A blog advocating autism through my own personal experiences and insights.

Masculinity Poem

A year and a half ago, I wrote a post about masculinity On Masculinity, how it is perceived in the world especially by American society, and how society’s toxic ideas on masculinity promote gender inequity, misogyny, and sexual violence, and hinder boys’ growth into healthy men. As both a man myself and a feminist, I continue to help promote awareness of such issues. I had such an opportunity last week. The Centre for Women and Trans People at Wilfrid Laurier University where I have been a volunteer at for the past few months put on an event called Radical Bodies where people could promote feminist topics and topics related to marginalised groups through artistic expression whether it be through music, singing, poetry, art, etc. I already had a poem written that was natural for such an event and can be found at A Foreign Autistic World, telling of my experience in living with high-functioning autism. The event, however, inspired me to write another poem to perform as well, this one dealing with the topic of toxic versus healthy masculinity. It is below. Both poems were well-received, and it continues to feel good to present issues that are important to me publicly.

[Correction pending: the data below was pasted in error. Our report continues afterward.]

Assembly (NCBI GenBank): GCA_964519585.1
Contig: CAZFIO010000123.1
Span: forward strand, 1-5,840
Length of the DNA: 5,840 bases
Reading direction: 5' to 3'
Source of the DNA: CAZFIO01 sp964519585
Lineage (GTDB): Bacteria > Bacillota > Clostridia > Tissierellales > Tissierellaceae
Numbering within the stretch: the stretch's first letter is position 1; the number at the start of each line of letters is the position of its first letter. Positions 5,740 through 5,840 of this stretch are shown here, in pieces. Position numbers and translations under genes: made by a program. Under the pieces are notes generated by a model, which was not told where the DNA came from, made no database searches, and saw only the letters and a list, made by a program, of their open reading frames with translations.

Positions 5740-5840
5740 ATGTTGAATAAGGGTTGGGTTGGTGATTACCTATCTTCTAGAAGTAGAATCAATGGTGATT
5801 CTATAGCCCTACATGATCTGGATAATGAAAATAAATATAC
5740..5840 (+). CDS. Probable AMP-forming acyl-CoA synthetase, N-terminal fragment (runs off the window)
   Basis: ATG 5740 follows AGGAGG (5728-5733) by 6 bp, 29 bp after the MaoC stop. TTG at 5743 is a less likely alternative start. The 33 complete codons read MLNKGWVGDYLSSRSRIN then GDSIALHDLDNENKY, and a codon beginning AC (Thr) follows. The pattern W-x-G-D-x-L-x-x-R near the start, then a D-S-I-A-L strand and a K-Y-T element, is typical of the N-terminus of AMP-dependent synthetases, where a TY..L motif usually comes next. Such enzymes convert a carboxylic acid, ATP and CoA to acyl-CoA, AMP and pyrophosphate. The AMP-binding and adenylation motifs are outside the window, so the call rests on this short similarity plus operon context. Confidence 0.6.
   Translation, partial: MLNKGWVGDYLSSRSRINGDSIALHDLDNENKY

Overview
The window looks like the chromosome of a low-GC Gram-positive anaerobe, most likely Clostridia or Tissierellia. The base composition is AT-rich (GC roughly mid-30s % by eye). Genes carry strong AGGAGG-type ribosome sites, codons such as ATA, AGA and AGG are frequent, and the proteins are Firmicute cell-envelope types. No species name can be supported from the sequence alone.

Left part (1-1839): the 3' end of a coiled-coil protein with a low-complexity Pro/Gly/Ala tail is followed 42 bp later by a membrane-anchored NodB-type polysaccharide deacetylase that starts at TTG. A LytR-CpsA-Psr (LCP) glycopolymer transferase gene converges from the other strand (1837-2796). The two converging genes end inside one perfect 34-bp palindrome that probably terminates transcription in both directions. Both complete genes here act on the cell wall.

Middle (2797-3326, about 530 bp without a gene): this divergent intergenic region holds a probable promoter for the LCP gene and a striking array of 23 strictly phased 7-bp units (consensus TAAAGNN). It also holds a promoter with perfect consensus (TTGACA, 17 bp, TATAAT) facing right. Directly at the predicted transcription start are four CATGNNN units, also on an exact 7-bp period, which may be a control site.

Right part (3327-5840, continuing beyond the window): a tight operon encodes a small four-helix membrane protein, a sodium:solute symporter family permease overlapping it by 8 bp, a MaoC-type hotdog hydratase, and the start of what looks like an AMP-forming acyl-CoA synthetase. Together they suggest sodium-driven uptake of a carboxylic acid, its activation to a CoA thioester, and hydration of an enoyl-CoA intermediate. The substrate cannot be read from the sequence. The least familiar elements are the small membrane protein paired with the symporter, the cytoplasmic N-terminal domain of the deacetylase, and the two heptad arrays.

On Being A Man


You constrain me to behave in a certain way

Because we identify as the same gender

Or because our bodies are physically the same

I need to be tough and not so tender


Do I dare show some physical affection

Or show any part of my soft feminine side

Or cry my eyes out in front of you

To do so would be social suicide


And if I do such undesirable things

What names will you call me without a care?

The name of a female dog, the slang of a female body part

Or will you just say hey why don’t you grow a pair?


I cannot resist pointing out

The implications behind your language

Whether they are intentional or not

Of a gender hierarchy in your word usage


You enforce this gender hierarchy

As a man it is how you are supposed to act

Catcalling, harassing, and raping

Otherwise you feel your manhood is attacked


Who taught you to behave and think that way?

Was is your father, older brother,

A teacher, a coach on your sports team?

Passing it on to me, why do you even bother?


I don’t believe you were born this way

There are countless influences in both of our lives

Telling both you and I how to be men

To escape them we require very strong drives


For it is difficult for me as well as you

It takes great courage to go against such pressure

But you do get better at it bit by bit

And it will turn into no great stressor

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